Sunday, January 28, 2007

Why does everyone overroast?

After a long trip through Starbucks, Peets, local coffee shops and gourmet roasters, I finally found a store that sells 5 ppound bags of Lavazza again. The experience left me wondering why every American roaster overroasts their coffee? At Starbucks it's a given, they use their stuff mostly in highly sugared drinks, so they have to give some bite to average beans. Peets is a bit better, but still deliveres dark, glossy beans that kill most of the taste. And the local roasters--from BlueBottle in SF over Hudson Bay Co. in Rockridge, to Quartermaine and Coyote in DC (and at any stop in between)--are either not far behind, or way worse.

It doesn't have to do with strength, or caffination, or even local differences: every "gourmet" coffee bean in the States is roasted within an inch of its life.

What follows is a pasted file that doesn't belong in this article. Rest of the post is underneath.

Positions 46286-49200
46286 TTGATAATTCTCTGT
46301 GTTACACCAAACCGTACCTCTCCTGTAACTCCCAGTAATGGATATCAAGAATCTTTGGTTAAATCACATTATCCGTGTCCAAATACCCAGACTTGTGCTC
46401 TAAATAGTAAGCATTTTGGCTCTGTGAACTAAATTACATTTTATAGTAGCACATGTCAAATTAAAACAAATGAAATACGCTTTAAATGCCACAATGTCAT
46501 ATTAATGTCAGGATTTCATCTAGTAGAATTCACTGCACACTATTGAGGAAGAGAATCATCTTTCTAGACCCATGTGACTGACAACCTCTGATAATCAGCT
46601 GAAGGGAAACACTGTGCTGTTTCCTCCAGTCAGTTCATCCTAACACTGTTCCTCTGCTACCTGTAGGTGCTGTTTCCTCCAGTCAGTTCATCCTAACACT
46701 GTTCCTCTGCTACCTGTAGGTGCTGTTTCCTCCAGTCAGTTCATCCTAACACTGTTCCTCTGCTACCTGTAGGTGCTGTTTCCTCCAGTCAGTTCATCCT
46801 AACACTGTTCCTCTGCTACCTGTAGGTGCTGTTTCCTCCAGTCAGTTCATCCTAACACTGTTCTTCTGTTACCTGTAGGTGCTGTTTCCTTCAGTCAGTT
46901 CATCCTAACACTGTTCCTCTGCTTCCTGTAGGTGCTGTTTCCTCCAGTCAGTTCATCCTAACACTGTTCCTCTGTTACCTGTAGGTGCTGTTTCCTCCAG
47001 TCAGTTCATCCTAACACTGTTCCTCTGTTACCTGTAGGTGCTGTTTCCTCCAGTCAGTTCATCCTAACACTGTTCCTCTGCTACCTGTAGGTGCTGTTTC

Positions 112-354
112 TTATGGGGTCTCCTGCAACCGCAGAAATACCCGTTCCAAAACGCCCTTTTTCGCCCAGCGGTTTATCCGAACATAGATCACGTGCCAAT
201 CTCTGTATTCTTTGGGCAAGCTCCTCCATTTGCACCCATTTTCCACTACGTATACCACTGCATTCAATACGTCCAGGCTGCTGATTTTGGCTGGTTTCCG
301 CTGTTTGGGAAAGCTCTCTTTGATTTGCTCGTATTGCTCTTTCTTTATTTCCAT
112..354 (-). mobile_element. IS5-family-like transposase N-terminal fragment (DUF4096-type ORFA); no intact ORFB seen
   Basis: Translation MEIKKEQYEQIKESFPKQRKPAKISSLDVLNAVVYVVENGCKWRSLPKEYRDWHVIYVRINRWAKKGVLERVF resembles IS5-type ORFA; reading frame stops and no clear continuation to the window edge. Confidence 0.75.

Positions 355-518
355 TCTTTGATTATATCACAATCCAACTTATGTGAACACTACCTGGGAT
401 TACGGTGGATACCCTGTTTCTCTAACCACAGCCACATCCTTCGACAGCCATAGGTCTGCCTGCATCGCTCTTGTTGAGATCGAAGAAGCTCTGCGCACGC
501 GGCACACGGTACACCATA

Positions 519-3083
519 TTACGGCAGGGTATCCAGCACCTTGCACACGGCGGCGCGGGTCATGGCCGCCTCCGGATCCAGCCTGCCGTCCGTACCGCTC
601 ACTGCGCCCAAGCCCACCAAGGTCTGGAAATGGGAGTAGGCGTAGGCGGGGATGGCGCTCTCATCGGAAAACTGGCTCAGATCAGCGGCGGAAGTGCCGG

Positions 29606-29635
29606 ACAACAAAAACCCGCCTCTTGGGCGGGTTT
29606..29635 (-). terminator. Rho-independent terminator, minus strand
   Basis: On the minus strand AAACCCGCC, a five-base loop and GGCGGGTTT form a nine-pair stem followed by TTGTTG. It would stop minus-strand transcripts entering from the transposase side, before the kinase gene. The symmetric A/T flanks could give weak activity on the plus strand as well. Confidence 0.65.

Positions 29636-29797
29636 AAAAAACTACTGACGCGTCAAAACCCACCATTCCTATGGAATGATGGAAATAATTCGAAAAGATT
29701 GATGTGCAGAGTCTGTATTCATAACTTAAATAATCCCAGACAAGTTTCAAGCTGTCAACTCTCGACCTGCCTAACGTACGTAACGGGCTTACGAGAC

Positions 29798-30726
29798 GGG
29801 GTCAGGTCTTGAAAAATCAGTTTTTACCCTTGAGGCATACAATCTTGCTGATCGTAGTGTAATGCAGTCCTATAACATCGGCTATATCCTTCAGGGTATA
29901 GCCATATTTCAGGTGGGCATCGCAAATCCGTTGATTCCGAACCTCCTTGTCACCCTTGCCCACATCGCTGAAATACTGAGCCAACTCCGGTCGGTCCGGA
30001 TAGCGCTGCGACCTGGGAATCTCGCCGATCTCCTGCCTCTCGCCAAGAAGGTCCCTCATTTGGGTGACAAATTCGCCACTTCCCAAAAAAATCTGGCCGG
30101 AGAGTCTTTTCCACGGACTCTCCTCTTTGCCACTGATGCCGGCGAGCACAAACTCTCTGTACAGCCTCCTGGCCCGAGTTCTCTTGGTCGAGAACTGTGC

Lily or Lavazza beans make a cup that sits up and barks, but if you look at the beans, they are positively pale, or even slightly greenish compared with the standard US stuff. Might it be that they use pretty much pure Arabica? Or is it just as simple as "Starbucks set the taste of American coffee drinkers and anyone must follow or perish"?

Hey, maybe it's not even Starbuck's fault. NYC diner coffee 25 years ago was thin, black, and bitter.

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